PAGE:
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‘ChatGPT Professional’ sparks industry scramble for commercial AI

OpenAI is gearing up to announce a premium version of its popular language generator tool ChatGPT3. Google is reportedly scrambling to break the market first, meaning this type of AI may be on the cusp of an early commercial explosion. 

Artificial intelligence is already hot property, but companies are vying to have their signature stamps all over the biggest projects of 2023. 

The same company that developed the gorgeous headline image above, OpenAI, has largely led the way for commercial AI in recent times, certainly in a recreational sense.  

Its free public trials of text-to-image generator DALL-E and original language generator ChatGPT3 have frankly blown our minds, with the latter boasting an insane 75 million unique monthly users.

The ability to create unique visual and literary works in a near instant is one that’s grabbed the public and the novelty isn’t waring off. We’ve seen AI art take first prize at the Colorado State Fair, and ChatGPT3 banned from several educational institutions throughout the US in a mere matter of months. 

Suffice to say, if you hadn’t gathered, this technology is eerily good at whatever use it’s put to. The notion that only humans can pull of creative works convincingly has been rubbished, which admittedly is a concern to all my content writing brethren. 

Though I’m being a little facetious, commercial AI will undoubtedly be hugely profitable and OpenAI wishes to be industry leaders. 


OpenAI rolls out ‘ChatGPT Professional’ 

Touted as a potential ‘money printing machine’ for Open AI, the company is reportedly set to roll out its premium edition for its popular chatbot, dubbed ChatGPT Professional. 

Social media fintech guru Linas Belinuas posted on Sunday revealing that the paid service is about to go live, and a select waiting list has already appeared on the company’s Discord server. 

‘That was quick! OpenAI has reportedly started rolling out a premium version of its viral ChatGPT,’ explained Belinuas.

‘While [the] free version is still available, for $42/month, you will get expanded capabilities like less finicky availability, faster response speeds, and priority access to new features,’ he added.

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If we do the math quickly, 10% of the ChatGPT3’s users opting in for the subscription would generate around $3.5bn of revenue in the very first year. As we know, the tech market can be fleeting, but there appears to be huge (and sustained) potential for all things AI.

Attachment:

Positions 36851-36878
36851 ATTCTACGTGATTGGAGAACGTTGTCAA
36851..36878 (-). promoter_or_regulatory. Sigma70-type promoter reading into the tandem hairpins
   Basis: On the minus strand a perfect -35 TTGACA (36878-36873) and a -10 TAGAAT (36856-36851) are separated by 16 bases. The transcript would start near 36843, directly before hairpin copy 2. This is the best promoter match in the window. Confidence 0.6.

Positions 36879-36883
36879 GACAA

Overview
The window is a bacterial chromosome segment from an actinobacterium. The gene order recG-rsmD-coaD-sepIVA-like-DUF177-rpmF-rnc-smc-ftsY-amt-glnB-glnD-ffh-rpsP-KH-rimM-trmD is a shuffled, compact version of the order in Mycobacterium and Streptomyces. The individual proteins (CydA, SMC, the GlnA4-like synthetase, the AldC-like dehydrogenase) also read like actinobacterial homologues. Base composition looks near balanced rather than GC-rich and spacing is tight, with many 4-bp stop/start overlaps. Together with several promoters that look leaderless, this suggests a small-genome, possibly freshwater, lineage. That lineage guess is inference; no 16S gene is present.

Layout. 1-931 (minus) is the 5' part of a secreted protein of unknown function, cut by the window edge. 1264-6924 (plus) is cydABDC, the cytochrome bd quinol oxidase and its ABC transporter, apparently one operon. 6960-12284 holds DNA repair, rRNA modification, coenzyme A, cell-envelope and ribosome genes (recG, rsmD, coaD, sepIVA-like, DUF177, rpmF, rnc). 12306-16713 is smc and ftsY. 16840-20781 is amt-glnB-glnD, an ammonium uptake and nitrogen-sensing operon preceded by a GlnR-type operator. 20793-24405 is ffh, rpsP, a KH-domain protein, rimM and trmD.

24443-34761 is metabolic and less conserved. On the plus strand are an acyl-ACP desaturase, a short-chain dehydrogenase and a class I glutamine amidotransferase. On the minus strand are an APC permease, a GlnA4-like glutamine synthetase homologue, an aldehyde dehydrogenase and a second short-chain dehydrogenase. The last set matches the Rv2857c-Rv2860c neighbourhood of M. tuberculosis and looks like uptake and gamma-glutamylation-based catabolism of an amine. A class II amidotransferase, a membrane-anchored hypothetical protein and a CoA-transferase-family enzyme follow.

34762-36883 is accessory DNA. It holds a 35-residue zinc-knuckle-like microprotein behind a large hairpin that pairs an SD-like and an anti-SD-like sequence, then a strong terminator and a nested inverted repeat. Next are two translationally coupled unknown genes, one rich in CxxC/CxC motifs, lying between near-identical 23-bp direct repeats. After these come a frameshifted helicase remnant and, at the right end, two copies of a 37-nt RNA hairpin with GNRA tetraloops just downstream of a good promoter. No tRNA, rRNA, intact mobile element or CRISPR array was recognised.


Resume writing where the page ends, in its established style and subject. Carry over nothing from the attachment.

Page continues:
In-fact, as soon as the announcement appeared on LinkedIn, industry murmurings suggest Google frantically declared ‘code red’ and is now strategising to displace OpenAI as the market’s lead innovators. 


Google’s purported ‘code red’ response 

Late last week, the New York Times reported that Google founders Larry Page and Sergey Brin met with company executives at the request of Alphabet CEO Sundar Pichai. 

This level of big wig energy in one room is incredibly rare and likely attributable to one aim: how the hell do we win this battle, and prevent competitors from setting the standard? 

I’m basing this belief somewhat on opinion, granted, but the signs are pretty glaring. A month into ChatGPT’s release in December, Google expressed concern over the product’s potential impact on ad revenue for its eponymous search engine. 

We already know that Google plans to roll out more than 20 AI projects of its own throughout 2023, but the thunder has been stolen away from its central enterprise.

The tech giant had been working on an integrated chat bot feature for Google Search, but delayed rollout several times for quality checks and avoiding potential mishaps re misinformation. 

Caution may now have gone with the wind, however. Or more precisely, the announcement of GPT Professional going live. 

On Friday, Google laid off more than 12,000 employees in one fell swoop, pointing to AI development as its next domain of primary importance and getting backroom projects ready quickly. 

This sudden rush of impetus and scrapping of meticulous checks highlights just how much importance Google places in winning the battle for chief AI proprietor. 

Unfortunately for Pichai and co, Microsoft-backed OpenAI appears to have jumped first, and Google is clearly fretting over being late to the party. 

If you were wondering what the next big investment opportunity would be in tech, I think you’ve found your answer. 

This article was written by ChatGPT3… I’m kidding of course. Or am I? 

 

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